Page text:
Her young adult books deal with real issues. Her characters are realistic. And she almost always managed to inject some quirky humor into her writing.

She autographed one of her Amber Brown books to my daughter, Molly. And Molly is just now getting old enough to read the book on her own. I am very excited about this. I ran across the photo above in one of my thumb-nail drives, and it brought this rush of memories.

Thanks, Paula! You really helped me a lot when I was an adolescent.

Monday, March 8, 2010

Percy Jackson and the Olympians: The Lightning Thief -- Book Review

Percy Jackson and the Olympians: The Lightning Thief by Rick Riordan

If you are looking for a book to add to your classroom library, this is one to consider. It incorporates classical Greek mythology in ways that do not totally destroy and distort the myths themselves.

In this universe, Greek myths were not just stories to explain natural phenomena. Greek myths were real. Are real. And, as in the past, Greek gods still occasionally have affairs with mortals, resulting often in demigods.

Percy Jackson is a sixth grader with a troubled past. He has yet to attend the same school two years in a row due to the trouble he always finds--or that finds him. With dyslexia and ADHD, Percy is certain he is stupid and will never amount to anything.

Soon he is launched into an adventure that takes him from one side of America to the other. Percy must face challenges beyond anything he had ever imagined. With his best friends, Grover and Annabeth, he battle gods and monsters as he attempts to find the master bolt, prototype for all lightning and the most destructive weapon ever created, and return it to Zeus before the gods of Olympus go to war.

It is fast-paced and weaves the fantastic elements in well with the more believable aspects of the modern day. Percy and his friends are easy to identify with and their adventures are epic. Literally.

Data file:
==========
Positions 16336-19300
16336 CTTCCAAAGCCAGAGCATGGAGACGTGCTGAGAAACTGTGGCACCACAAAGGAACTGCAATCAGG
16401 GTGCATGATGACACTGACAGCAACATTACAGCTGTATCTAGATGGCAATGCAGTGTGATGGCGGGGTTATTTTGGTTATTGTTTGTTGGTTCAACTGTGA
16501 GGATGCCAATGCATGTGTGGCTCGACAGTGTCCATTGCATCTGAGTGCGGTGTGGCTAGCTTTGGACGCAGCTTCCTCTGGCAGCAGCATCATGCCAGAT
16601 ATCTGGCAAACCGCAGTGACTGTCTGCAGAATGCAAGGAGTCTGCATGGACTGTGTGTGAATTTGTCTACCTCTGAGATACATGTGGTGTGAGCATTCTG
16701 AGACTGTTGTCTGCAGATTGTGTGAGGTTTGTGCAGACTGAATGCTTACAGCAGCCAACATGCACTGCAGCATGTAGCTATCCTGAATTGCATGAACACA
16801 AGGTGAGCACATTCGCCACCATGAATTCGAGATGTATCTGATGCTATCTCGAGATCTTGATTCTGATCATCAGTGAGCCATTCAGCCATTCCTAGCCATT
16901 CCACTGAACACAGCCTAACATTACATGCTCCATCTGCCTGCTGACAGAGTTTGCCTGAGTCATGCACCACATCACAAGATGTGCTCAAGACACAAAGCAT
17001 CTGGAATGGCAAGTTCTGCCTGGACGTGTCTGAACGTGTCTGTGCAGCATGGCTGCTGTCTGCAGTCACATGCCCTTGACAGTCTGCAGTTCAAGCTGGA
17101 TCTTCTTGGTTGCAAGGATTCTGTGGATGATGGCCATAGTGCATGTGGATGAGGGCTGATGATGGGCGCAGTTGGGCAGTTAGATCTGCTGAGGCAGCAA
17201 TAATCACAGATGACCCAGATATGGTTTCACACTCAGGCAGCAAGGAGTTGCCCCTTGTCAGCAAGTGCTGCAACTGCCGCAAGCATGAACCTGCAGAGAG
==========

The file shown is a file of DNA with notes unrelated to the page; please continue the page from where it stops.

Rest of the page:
There are enough major differences between the book and the movie just released that it will be obvious whether your students have really read the book, or tried the inevitable shortcut. This book seems aimed at a middle school audience. It would be especially appropriate for those young men who grow bored easily with the books they read. With one action scene after another, there is little letup in the adventure.

I enjoyed the book a good deal and am looking forward to reading the sequels.

Wednesday, March 3, 2010

Anti-Test Poems

I tend to rant and rave quite a bit during test week. This year, though, so far my rants have been taking the form of poetry. I thought, as the halfway point of the week is here, it would be a good time to share what I have come up with so far.

soul crushing boredom
mixed with stark anxiety

©2010-Art Belliveau

*Alabama High School Graduation Exam

Blind Spots

I am more
than just a score
more than
a number
this is what you
never see

You do not see
the hours I work
to bring home money
to pay for food
to pay for rent
because my father ignores
his child support

You do not see
my infant son
up crying all night
no one to comfort him
but me

You do not see
the empty stomach
which I could not fill
at home
and was too late to fill
at school

You do not see
me at home
speaking my native language
at home with my parents
who know no other
you see only my struggles and flaws
with this new one
I am learning

You do not see
their expectations
weighing me down
tying my stomach in knots
flooding my brain with panic
desperately afraid
I won't measure up

You do not see
because I hide them
in shame
bruises on my body
from last night's beating

You do not see
my hopelessness
my anger
my boredom
my fear
or maybe you do
and just don’t care

You keep your numbers
Don’t label me
with them
for there is more to me
than all your tests
will ever be able
to see

©2010-Art Belliveau


When I woke up for school today,
I just knew that I was sick.
My throat was full of coughing,
And my tummy full of ick.

I told mommy I had a fever,
She reached down and felt my head.
Then she looked real close at me,
and said, “Get out of bed.”

I think I know what’s caused this,
But you don’t need a day of rest.
You need to go to school today,
You have to take that test.”

And so I went to school today.
I took the test.
(I got an A!)

©2010-Art Belliveau

as if

it is as if
they believe--
truly BELIEVE--
that the answers
on this multiple choice test
will be the same as
the answers to life’s questions
about me and my future

if only it were so

©2010-Art Belliveau